In object oriented (OO) programming, class inheritance is the process of deriving new classes from existing classes. It’s a technique that was developed, at least in part, to enable the better reuse of existing code, but it can have its downsides too. It can lead to complications in the design of software, and headaches with code management. However, inheritance is a requisite of OO programming, and most problems with using it come from a lack of preparation at the analysis and design stage. Assuming that you’re familiar with the OO class, we’ll now take a look at this powerful programming method that, when properly employed, helps enable the production of secure, maintainable and reusable software.

The basic principle of class inheritance is pretty straight-forward. When using a language that supports inheritance, the idea is to start with a base class that has minimal functionality. This base class is then used as a starting point to build new classes that require extended or slightly different functionality. The base class is sometimes called the super class, and the classes built from it are called derived classes. In most OO languages a derived class can have more than one base class, and this is called multiple inheritance. If a derived class needs to modify methods of a base class, it can do this using the OO practice of polymorphism.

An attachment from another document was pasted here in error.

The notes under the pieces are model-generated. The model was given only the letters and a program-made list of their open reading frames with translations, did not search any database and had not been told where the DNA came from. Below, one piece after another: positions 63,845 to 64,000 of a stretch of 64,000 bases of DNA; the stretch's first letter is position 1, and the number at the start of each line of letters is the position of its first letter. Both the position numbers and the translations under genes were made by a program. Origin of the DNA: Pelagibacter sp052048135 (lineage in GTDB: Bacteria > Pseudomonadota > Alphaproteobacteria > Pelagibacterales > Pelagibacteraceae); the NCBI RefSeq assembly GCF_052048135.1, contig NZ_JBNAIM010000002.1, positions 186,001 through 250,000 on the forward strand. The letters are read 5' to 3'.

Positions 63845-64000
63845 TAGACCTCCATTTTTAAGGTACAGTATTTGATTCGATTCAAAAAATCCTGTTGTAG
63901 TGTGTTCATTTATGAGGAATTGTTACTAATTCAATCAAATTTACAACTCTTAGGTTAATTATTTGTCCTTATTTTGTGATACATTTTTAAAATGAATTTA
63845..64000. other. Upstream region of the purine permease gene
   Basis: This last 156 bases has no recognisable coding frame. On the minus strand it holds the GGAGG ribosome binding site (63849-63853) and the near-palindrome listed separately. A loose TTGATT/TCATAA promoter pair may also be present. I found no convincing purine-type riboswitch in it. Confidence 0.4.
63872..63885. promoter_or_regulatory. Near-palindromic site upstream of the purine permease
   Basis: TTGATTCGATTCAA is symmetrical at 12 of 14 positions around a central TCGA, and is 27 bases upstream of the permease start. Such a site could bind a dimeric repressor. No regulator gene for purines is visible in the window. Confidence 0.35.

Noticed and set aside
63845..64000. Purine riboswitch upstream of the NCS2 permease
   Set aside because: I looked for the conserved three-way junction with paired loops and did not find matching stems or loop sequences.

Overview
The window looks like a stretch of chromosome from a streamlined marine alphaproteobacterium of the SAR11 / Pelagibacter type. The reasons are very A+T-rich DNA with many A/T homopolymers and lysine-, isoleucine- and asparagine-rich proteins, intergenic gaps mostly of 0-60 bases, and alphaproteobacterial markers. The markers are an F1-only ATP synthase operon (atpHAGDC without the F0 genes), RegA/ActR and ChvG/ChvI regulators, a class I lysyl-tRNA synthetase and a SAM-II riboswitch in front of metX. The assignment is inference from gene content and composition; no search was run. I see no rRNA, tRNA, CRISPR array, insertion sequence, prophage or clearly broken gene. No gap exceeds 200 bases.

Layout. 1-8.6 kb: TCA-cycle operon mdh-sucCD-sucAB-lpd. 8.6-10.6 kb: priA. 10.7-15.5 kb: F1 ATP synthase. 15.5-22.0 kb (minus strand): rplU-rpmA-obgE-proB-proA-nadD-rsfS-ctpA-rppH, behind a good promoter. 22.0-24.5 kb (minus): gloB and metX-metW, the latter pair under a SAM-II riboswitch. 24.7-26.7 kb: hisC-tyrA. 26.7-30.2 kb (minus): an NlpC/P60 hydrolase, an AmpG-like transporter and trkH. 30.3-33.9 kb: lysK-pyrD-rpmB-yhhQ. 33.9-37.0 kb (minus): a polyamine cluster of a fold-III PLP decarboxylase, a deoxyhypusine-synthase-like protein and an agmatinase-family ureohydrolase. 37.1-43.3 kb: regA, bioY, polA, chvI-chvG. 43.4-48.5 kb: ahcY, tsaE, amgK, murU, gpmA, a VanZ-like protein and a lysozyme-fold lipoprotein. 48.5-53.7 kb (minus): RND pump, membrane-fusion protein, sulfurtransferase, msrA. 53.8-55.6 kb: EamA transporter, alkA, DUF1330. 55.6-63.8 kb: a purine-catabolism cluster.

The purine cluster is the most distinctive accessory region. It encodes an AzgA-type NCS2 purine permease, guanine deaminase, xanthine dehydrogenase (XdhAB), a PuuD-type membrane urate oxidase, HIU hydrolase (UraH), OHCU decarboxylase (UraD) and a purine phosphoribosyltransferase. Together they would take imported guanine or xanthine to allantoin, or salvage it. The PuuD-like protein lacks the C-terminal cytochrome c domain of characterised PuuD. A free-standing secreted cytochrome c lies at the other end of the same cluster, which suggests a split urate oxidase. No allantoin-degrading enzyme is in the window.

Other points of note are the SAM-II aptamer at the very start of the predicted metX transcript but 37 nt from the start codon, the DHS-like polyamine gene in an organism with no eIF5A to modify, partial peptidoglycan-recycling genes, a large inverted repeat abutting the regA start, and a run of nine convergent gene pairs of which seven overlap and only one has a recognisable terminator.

An object oriented design for a large project may have many layers of inheritance. The structure of inheritance is referred to (interchangeably) as the class hierarchy, the class tree, or the class lattice. It requires a lot of thought to put together a good class hierarchy, as this is the area of OO design that causes the most complications, for some of the following reasons.

  • With large class trees the encapsulation of code can begin to break down. A class low down the tree may have code spread through several classes going back deep into the tree structure.
  • Forced use of inheritance for its own sake can lead to badly constructed inheritance trees and overuse of polymorphism. This results in bulky objects with a lot of redundancy, inefficient code and designs that are hard to understand.
  • Programmers will find it difficult to be completely aware of all functionality provided in a deep class inheritance tree. Over time, the danger is that functionality will be duplicated, so periodic audits of the class structure, and possibly reorganisations, may be required.

Clearly, then, when using OO programming and inheritance, getting the design of the project right is paramount. Work on a thorough system analysis is essential, because late modifications to a class hierarchy can be very time consuming.

Next we’ll take a look at an example of class hierarchy design. We’ll be designing a maze game, creating an OO design, but we’re not going to select a programming language at this stage. We’ll see how we can analyse the problem from an OO perspective, and produce a workable OO design solution that can be translated into implementation code.

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